Have you ever wondered how the artists of Marvel Studios were able to make a giant fight between two impossible beings look fairly realistic? Now that Thor: Ragnarok is headed for release on DVD and Blu-ray (pre-order here), we’re finding out all about the challenging process behind one of the most iconic scenes of the entire franchise – the gladiator contest featuring the God of Thunder and the Incredible Hulk.
In the green corner, we have a scientist who was once subjected to so much gamma radiation that he developed a Hulk side – turning into an eight-foot-six-inch bouncing rage monster when angry. Evidently, he’s been perpetually cross since the events of Avengers: Age Of Ultron, as he seems to have been in his Hulk state the whole time.
In the icy blue corner, we have Thor, the Asgardian God and heir to the throne as ruler of the Nine Realms. Granted, he doesn’t have his magic hammer, Mjolnir, when he enters the arena on Sakaar – but he can still pack a mighty punch, even if he can’t conduct lightning quite so well.
MORE FROM THE WEB
According to Jake Morrison – Marvel Studios’ Visual Effects Supervisor for Thor: Ragnarok – the way to make that whole scenario work is to choreograph a fight between two stunt people of very different heights, as he explained to ComicBook.com.
“Can you come up with a realistic fight between two individuals, which are literally impossible? The 8’6” character just isn’t something that you can find and actually rehearse or choreograph a real fight. So, trying to find a way to make that moment, ‘cause if you think about it that is almost the moment that sells the tickets for the picture. You know, it’s Thor versus Hulk, it’s the original Marvel What If…? comics.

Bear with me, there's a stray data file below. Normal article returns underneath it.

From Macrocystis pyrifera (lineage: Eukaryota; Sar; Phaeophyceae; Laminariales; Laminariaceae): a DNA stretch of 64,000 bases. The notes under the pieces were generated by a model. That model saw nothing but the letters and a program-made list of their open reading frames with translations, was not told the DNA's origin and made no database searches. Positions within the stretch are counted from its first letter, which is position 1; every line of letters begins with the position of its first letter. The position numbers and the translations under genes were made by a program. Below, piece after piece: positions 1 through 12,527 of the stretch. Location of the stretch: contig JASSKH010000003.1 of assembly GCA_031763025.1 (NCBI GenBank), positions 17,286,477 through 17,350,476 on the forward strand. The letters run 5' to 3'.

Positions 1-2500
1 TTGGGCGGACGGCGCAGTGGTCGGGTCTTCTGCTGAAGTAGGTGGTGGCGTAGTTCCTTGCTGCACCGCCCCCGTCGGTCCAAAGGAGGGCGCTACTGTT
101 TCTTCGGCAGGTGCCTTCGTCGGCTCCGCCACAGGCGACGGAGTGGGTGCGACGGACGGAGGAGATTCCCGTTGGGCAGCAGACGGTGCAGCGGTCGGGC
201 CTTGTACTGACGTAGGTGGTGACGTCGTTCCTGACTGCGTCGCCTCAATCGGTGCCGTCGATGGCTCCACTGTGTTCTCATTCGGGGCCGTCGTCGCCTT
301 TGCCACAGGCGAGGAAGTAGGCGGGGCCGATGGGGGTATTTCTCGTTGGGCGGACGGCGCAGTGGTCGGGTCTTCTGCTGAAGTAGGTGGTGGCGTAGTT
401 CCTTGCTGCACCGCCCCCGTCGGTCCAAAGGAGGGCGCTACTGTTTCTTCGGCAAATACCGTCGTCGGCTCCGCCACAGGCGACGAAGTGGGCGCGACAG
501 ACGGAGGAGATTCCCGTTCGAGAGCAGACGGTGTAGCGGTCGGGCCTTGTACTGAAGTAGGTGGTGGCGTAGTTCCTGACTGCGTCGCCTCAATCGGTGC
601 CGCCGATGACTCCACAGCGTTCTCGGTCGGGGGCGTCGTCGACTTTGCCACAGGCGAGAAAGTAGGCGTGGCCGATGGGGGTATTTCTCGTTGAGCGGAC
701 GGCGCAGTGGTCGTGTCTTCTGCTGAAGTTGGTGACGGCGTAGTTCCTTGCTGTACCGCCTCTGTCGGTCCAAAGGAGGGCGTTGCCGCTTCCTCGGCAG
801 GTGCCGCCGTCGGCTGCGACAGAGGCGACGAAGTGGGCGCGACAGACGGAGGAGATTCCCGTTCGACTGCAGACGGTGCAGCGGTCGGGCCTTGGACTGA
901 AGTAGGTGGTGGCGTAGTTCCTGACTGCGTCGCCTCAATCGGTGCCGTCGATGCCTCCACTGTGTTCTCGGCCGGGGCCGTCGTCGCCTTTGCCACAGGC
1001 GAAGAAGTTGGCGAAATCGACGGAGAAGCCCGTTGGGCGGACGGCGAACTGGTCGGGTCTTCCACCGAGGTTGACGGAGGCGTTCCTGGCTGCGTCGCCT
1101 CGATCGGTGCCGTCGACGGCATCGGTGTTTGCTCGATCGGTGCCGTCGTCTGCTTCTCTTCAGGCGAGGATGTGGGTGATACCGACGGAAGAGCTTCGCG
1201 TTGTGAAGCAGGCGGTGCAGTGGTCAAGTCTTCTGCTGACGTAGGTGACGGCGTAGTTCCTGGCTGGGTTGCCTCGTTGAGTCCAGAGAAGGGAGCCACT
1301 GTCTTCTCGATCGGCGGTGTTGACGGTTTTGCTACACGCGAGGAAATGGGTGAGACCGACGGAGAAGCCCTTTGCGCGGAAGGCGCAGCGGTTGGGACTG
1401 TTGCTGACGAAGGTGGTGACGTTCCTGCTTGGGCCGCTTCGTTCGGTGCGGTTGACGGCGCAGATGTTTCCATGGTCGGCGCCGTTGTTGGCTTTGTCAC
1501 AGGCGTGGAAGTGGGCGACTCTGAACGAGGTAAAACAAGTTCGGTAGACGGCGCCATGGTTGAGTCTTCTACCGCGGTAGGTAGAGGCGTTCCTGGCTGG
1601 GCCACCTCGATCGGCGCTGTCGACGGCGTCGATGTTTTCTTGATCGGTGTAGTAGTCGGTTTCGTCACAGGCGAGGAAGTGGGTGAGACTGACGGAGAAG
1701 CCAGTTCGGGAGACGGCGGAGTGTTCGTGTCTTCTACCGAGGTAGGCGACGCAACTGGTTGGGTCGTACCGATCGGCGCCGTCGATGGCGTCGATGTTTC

So, we felt that, that was a moment in the film where we had to try and find a way to make it really just like a battle between two Gods, and make every single punch feel like it was an atom bomb, and male all the physics of the event feel real.
We did the [motion capture] and we cast a 4’8” stunt person as Thor, and then a 6’4” person as Hulk, to get the sort of relationship right. And then removed almost everything from the battle aside from that… You know there were different levels that would go up and down. I can’t quite remember, but there were almost sort of blades swinging around, and channels of water that you could electrocute yourself, and stuff like that.
It’s interesting to hear that in early iterations of the Thor-versus-Hulk battle, there were a number of other visual elements at play onscreen. Thankfully, the filmmakers and Visual Effects department ultimately went with a much simpler, more impactful version.
“And gradually, we stripped all that stuff back and it became clear that the interest would actually be in just a clear God versus God fight.”
This was a correct assessment, and those who’ve seen the threequel will know that the fight scene that resulted is appropriately epic in nature and certainly one of the film’s highlights.
Thor: Ragnarok is now available on Digital HD, with Blu-ray and DVD versions becoming available on March 6th.